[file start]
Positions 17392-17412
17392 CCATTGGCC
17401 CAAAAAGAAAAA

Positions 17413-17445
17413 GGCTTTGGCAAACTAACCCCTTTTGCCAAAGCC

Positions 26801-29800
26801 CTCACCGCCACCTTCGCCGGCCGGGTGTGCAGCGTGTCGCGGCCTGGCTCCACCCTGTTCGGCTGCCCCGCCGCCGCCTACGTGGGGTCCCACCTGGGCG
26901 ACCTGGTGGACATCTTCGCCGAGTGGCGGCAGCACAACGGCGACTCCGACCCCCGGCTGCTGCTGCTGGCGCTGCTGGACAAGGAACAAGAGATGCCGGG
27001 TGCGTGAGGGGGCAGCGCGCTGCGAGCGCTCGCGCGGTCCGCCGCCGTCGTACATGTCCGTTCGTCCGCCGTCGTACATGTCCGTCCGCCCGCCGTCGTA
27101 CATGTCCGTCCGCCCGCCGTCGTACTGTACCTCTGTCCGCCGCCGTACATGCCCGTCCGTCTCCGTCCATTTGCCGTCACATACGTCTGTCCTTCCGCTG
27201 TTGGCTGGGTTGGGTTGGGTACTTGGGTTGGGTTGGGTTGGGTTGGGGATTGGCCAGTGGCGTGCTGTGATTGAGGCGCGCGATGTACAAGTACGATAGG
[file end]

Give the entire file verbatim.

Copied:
Positions 17392-17412
17392 CCATTGGCC
17401 CAAAAAGAAAAA

Positions 17413-17445
17413 GGCTTTGGCAAACTAACCCCTTTTGCCAAAGCC

Positions 26801-29800
26801 CTCACCGCCACCTTCGCCGGCCGGGTGTGCAGCGTGTCGCGGCCTGGCTCCACCCTGTTCGGCTGCCCCGCCGCCGCCTACGTGGGGTCCCACCTGGGCG
26901 ACCTGGTGGACATCTTCGCCGAGTGGCGGCAGCACAACGGCGACTCCGACCCCCGGCTGCTGCTGCTGGCGCTGCTGGACAAGGAACAAGAGATGCCGGG
27001 TGCGTGAGGGGGCAGCGCGCTGCGAGCGCTCGCGCGGTCCGCCGCCGTCGTACATGTCCGTTCGTCCGCCGTCGTACATGTCCGTCCGCCCGCCGTCGTA
27101 CATGTCCGTCCGCCCGCCGTCGTACTGTACCTCTGTCCGCCGCCGTACATGCCCGTCCGTCTCCGTCCATTTGCCGTCACATACGTCTGTCCTTCCGCTG
27201 TTGGCTGGGTTGGGTTGGGTACTTGGGTTGGGTTGGGTTGGGTTGGGGATTGGCCAGTGGCGTGCTGTGATTGAGGCGCGCGATGTACAAGTACGATAGG